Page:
-Sweden’s Supreme Court Judge Goran Lamberth concluded that “cash games constitute games that primarily depend on luck as in the meaning of chapter 16, article 14 of the Criminal Code “
-“In the Gutshot Poker Club case in England, the court ruled poker to be a game of luck and so subject to the Gaming Act.”
The argument is as follows:
-Poker is a game of luck.
-Luck is by definition not consistent and must eventually balance itself out.
-Some players consistently win more than others over a substantial period.
-Therefore these players must have an influence over the amount of good luck they have.
Argument 4– psychologists can’t be wrong, can they?
-An experiment was carried out with people who described themselves as "lucky" and another set who didn’t describe themselves as lucky. A test was given to these two groups of people. Both groups were given newspapers with hidden messages. They were asked to complete a task and during that task they could come across clues and hidden messages giving them instructions on how to win $100. The result was that people from the "lucky" group did far better than the other group.
The psychologists conducting this experiment concluded that feeling lucky can help you. It gives you positive vibes and a more optimistic viewpoint. Feeling lucky makes you more likely to see the good side and influence your behaviour.
-People can control their luck. Or, more accurately, people behave as if they can control their luck. Ellen Langer, psychologist, describes this as the illusion of control.
This illusion of control was illustrated in an experiment she carried out based on a lottery. The lottery is an acknowledged game of pure chance with each ticket having as much chance of winning as any other – obviously.
One group of people were given lottery tickets with images of famous sportspeople on them. Another group were able to select which lottery ticket sportsperson they choose. Each ticket cost $1.
When scientists attempted to buy tickets from these groups, based on the excuse that there were no more lottery tickets left, they found that the people who had been given random tickets negotiated the sale of their tickets for on average of $1.96. Whilst the people in the group who had selected their own tickets sold them for an average of $8.67.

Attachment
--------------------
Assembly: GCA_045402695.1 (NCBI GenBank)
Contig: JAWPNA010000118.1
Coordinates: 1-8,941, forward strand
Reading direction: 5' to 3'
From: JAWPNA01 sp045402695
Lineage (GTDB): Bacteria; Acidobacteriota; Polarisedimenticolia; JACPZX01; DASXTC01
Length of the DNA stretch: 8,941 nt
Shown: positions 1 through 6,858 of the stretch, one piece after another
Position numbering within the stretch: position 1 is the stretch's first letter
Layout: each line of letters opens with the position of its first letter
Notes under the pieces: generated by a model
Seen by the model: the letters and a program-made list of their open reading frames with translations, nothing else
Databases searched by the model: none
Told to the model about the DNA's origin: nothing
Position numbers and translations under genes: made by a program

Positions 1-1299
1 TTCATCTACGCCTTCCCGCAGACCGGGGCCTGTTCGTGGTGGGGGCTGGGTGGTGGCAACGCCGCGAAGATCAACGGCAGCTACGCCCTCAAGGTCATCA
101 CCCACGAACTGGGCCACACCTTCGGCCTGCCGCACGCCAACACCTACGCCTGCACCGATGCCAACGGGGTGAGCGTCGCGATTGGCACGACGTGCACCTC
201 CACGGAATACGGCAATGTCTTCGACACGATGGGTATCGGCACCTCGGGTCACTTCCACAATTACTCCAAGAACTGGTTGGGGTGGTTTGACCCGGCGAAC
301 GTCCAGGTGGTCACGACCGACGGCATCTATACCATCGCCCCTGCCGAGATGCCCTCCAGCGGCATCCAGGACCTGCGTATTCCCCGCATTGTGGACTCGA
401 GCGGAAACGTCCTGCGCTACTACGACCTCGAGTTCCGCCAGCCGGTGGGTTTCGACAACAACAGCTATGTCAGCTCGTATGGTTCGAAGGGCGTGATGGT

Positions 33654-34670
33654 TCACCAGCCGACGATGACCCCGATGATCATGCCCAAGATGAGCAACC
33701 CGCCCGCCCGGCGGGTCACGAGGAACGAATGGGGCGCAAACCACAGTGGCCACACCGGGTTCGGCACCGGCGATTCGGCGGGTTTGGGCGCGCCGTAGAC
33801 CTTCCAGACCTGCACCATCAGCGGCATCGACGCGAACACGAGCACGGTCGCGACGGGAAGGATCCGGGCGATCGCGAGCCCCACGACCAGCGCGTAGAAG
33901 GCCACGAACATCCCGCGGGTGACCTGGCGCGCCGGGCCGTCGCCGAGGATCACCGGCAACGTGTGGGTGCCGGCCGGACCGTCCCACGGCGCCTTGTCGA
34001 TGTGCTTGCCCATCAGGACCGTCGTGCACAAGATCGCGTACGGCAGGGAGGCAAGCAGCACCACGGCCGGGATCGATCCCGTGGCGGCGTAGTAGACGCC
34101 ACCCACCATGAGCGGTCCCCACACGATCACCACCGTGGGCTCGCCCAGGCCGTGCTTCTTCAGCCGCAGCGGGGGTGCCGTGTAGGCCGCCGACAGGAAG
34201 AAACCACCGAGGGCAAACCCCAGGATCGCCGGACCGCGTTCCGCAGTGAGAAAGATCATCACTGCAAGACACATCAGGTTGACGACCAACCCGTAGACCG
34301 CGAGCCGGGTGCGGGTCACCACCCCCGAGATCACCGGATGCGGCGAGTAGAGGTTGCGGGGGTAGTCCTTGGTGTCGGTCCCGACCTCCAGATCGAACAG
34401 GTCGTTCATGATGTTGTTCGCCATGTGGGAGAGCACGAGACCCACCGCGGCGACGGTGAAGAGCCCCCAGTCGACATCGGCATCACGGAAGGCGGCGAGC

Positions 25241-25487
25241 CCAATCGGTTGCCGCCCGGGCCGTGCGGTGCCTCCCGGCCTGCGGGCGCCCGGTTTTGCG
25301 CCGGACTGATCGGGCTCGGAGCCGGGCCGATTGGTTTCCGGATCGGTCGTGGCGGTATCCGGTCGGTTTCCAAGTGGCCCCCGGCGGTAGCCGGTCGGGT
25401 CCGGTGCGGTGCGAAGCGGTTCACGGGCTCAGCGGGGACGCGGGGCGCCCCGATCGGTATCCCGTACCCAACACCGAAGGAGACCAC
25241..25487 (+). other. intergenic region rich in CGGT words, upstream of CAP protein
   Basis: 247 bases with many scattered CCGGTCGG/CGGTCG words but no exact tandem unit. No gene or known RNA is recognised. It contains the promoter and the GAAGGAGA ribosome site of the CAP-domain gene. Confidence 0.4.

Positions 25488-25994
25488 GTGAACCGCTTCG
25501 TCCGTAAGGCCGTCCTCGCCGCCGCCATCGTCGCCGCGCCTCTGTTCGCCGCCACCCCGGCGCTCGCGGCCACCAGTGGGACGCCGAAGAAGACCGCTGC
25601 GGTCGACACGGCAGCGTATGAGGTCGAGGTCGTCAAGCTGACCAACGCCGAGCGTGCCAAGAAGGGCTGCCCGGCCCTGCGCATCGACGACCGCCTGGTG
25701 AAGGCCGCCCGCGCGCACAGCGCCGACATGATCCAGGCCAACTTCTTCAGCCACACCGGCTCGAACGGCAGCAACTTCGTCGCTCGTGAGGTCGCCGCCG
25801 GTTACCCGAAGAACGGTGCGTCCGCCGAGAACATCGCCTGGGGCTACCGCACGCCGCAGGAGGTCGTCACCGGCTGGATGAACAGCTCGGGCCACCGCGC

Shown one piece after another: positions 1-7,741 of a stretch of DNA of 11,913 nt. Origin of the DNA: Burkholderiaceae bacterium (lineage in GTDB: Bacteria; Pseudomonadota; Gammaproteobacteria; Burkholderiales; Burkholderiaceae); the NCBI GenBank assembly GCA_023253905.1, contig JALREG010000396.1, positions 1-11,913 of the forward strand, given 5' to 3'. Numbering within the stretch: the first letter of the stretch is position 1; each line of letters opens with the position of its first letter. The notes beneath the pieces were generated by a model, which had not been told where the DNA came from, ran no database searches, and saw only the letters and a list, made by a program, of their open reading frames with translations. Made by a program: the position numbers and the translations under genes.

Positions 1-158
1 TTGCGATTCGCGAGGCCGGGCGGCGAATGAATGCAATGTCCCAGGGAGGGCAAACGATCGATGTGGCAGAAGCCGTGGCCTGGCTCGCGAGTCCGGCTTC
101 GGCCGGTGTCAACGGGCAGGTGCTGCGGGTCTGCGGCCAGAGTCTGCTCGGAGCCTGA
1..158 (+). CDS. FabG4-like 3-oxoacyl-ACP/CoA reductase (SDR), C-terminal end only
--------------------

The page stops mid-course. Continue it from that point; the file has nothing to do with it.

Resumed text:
Therefore the second group, who had chosen their own tickets, behaved as though they had more control of their luck than the first group who’s chances of winning was pre-determined.
-In a practical situation sociologist E.G. Coffman found that dealers who experienced runs of bad luck ran the risk of losing their jobs. He also observed craps players in action. He found that people tend to throw the dice softly if they want low numbers or to throw hard for high numbers, after, of course, blowing on the dice.
Argument 5 – sports stars can’t be wrong, can they?
-Paul Azinger, golfer, always marks the position of his golf ball on the green with a US penny that features Abraham Lincoln. Not only that but he lines the penny up to ensure Lincoln is looking at the hole.
-Wade Boggs, liked to eat chicken before a game at 5.17pm precisely. He then went and hit exactly 150 balls in batting practice.
-Serena Williams blamed her failure to win the 2007 French Open on herself: "I didn't tie my laces right and I didn't bounce the ball five times and I didn't bring my shower sandals to the court with me."
The ‘Illusion of control’ is a great way of summarising the attempt to control your fate. On the one, rational, level it seems absurd. How can having an orange in front of you at a poker table possibly affect your chances of winning?
However, one of the most important aspects of poker, or any competitive activity really, is feeling comfortable about it and getting yourself in the best frame of mind. If that means doing a little dance around your chair before you sit down – so what. Do what feels right for you.
As long as their routine helps them get into that state of mind and doesn't damage their performance, or that of anyone else on their team, then I would encourage them to do it. When it can become a problem is when it becomes an obsession – that can be damaging. – Dr Tony Westbury, lecturer in sport, exercise and psychology at Napier University in Edinburgh. The dangers, as Westbury goes on to add, is that for some athletes, superstition can become dangerously close to Obsessive Compulsive Disorder (OCD).
Perhaps the final word needs to come from Dylan Thomas, poet, not someone you would call a ‘lucky’ person. In the foreword to his book of Collected Poems he writes;
“I read somewhere of a shepherd who, when asked why he made, from within fairy rings, ritual observances to the moon to protect his flocks, replied: "I'd be a damn' fool if I didn't!"
Byron Kalies has written three books: Management Techniques in 90 Minutes, A Trainer's Diary and, From Tenby to Celtic Manor: A History of Golf in Wales. He can be reached through his website www.byronkalies.com